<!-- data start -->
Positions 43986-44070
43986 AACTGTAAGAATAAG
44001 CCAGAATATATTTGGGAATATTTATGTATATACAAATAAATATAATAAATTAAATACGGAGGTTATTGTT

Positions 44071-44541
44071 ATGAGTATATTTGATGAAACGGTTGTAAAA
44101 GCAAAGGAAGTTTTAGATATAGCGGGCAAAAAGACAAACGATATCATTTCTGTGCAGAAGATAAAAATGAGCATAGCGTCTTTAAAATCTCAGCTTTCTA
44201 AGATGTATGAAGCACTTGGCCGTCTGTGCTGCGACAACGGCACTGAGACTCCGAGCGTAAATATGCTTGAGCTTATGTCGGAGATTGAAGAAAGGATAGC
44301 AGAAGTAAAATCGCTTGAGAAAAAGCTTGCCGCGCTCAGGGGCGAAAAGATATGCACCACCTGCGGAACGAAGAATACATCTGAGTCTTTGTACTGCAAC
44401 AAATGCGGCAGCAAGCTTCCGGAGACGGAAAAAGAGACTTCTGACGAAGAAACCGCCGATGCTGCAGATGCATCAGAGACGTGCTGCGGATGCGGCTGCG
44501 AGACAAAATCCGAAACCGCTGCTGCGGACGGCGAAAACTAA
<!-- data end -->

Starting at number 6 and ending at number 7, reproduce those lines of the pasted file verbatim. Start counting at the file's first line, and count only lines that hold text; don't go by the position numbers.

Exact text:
44101 GCAAAGGAAGTTTTAGATATAGCGGGCAAAAAGACAAACGATATCATTTCTGTGCAGAAGATAAAAATGAGCATAGCGTCTTTAAAATCTCAGCTTTCTA
44201 AGATGTATGAAGCACTTGGCCGTCTGTGCTGCGACAACGGCACTGAGACTCCGAGCGTAAATATGCTTGAGCTTATGTCGGAGATTGAAGAAAGGATAGC